At some stage most of us have had someone in our car sales team who has many years of elapsed experience, but who truthfully has one year’s experience, repeated many times.
The problem was that the person did not learn, did not grow, and was considerably less valuable to themselves and their organisation than someone who had embraced learning and who had continuously developed over time.
Businesses are the same as people in this regard.
One of the foundations of Toyota’s climb to prominence in the 1980’s was the concept of Kaizen within their production system, with its core principle of continuous improvement.
The focus was always on how to adjust what is done tomorrow in order to get better outcomes than today.
The concept is widely applied today, with sport being full of high profile examples steadily looking for small incremental gains across all aspects of performance.
The upcoming winner of the Rugby World Cup will do so thanks in part to what they do differently compared with four years ago.
The ITV advert indents have highlighted Danshari- the art of decluttering- as a vital skill for clearing out the ruck, but Kaizen has had a broader impact on both rugby and business.
So what are the key elements of Kaizen?
First, a mindset and determination to find continual incremental improvements.
Second, a focus of time and resources on data: its collection, its analysis, and its rigorous application in decision-making.
Third, a philosophy of listening to and empowering employees at the coal face, be that a production line or a sales floor.
When these three elements work together, they create a virtuous cycle of 'doing', 'learning', and 'adjusting'.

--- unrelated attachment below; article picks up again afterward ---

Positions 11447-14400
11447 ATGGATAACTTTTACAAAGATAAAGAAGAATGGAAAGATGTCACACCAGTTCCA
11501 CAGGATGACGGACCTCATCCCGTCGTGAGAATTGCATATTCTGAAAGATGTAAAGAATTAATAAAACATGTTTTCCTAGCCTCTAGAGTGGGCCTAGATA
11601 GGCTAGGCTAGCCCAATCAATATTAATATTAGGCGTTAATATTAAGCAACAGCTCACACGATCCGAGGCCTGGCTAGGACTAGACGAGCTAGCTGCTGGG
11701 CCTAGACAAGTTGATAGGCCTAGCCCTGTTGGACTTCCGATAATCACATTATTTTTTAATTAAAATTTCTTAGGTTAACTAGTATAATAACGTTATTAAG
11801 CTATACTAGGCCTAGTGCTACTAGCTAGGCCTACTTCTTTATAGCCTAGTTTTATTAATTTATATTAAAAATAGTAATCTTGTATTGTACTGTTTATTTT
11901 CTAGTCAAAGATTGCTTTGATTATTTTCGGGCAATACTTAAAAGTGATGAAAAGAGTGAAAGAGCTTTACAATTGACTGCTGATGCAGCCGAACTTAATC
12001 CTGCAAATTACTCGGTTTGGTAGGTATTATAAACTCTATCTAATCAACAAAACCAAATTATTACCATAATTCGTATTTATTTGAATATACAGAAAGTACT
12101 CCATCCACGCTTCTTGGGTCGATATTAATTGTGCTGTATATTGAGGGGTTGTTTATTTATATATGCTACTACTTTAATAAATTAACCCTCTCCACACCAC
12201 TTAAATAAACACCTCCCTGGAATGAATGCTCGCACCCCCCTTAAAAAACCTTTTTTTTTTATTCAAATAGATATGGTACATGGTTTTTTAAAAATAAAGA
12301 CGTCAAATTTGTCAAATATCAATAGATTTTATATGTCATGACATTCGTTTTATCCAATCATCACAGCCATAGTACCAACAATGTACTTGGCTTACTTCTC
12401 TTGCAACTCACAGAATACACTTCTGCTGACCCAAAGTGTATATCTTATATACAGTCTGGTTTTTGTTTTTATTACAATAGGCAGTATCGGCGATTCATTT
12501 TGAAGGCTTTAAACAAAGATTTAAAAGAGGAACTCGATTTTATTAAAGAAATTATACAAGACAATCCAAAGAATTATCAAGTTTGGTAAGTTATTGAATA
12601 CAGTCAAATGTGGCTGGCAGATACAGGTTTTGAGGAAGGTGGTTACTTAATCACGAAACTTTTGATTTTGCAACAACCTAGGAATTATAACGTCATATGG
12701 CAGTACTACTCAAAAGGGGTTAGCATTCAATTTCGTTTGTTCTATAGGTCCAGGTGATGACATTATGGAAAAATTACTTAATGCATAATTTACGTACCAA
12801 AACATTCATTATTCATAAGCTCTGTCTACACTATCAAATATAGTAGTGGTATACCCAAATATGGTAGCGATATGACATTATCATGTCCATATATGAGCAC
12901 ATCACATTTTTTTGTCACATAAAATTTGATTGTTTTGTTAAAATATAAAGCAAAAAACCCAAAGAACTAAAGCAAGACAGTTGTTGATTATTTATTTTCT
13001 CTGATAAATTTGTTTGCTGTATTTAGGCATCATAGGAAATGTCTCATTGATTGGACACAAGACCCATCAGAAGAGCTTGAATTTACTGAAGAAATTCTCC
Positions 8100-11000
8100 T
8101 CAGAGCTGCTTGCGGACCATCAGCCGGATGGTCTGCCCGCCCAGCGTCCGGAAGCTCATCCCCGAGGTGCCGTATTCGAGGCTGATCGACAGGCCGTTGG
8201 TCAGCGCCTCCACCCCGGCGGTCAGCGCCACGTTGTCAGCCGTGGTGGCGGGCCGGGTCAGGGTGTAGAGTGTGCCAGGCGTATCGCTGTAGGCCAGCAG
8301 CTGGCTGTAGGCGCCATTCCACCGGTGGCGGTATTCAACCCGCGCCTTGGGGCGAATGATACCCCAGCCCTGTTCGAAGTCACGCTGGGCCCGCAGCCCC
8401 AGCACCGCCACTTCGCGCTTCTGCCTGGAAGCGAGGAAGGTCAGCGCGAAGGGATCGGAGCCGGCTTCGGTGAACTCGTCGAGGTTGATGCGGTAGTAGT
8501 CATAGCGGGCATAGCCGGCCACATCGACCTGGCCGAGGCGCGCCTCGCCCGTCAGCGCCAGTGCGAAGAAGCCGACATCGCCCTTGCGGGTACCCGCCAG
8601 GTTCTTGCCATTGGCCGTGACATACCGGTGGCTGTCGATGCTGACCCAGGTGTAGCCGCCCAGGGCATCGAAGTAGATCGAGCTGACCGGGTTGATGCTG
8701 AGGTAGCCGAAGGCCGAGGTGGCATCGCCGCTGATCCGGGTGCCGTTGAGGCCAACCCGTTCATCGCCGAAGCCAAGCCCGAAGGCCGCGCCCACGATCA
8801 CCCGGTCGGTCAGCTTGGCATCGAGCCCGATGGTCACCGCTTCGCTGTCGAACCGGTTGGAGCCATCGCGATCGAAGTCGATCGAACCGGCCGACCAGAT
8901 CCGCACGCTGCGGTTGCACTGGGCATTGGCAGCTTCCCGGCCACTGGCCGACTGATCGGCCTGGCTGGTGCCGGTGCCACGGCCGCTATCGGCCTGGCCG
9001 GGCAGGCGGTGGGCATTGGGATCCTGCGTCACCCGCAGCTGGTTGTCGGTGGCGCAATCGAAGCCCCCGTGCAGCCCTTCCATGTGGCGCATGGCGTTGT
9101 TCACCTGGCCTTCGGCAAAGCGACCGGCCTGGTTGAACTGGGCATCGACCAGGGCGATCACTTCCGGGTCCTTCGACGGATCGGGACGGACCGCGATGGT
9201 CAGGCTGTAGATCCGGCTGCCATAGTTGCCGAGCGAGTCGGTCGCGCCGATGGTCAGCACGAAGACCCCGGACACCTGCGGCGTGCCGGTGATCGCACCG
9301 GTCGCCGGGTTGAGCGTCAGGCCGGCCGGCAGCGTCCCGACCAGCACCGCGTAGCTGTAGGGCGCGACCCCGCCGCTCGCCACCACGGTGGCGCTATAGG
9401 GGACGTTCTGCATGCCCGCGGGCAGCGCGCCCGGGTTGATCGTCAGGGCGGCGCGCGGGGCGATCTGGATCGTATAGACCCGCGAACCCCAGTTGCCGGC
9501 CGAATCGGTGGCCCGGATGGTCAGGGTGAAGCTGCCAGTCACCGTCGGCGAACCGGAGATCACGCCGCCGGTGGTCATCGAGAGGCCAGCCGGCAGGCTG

Returning to the world of automotive retail, and specifically used cars, how well have we as an industry embraced the philosophy of Kaizen?
We certainly are strong at measuring the financial performance of a used car business (vehicle gross margin, finance gross margin, stock turn, refurbishment costs, ROI etc.) and we have an excellent range of benchmarks against which to rate that performance.
Turning to operational decision-making, is the picture different? The most frequent decision is fixing the advertised price for a car, and under a Kaizen philosophy the initial decision of the price to advertise a car would be fact-based and documented, as would the subsequent decision to hold or move the price, up until final sale.
On a regular basis, the performance of the decisions would be analysed, and decisions made on how to improve performance.
Is this approach followed in your used car business? For those using Retail Accelerator or a similar tool there is a simple test.
At system set-up you are required to enter your price positioning strategy relative to the recommended retail price, be that AutoTrader or another, with probably different pricing strategies dependent on the time in stock of the vehicle.
The key question is how frequently have those pricing strategies been refined? Every quarter? Every year? Never?
Following a Kaizen philosophy, first the managers would have been consulted on their recommendations for setting the price positioning strategy.
Then, agreement would have been reached as to what was the targeted outcome over the next period, in terms of gross margin and time to sell.
Finally, at the end of the period, time would be set aside to review the results, not as an opportunity to berate or praise, but to listen and learn.
Was the pricing strategy followed? If not, why not? If it was followed, what was the outcome? How should the strategy be adjusted in order to improve results for the next period?
If this cycle of reviewing, learning and adjusting in a constructive environment is not occurring, then there is a risk that your used car business is like that employee who has one year of experience repeated many times, and is not learning and improving as fast as it should be.
When all eyes turn to Japan for the World Cup final, a short period of Seijaku ('silence, stillness, quietness) reflecting on your used car business may be of benefit.
Author: Andy Carroll, director, Albeda Ltd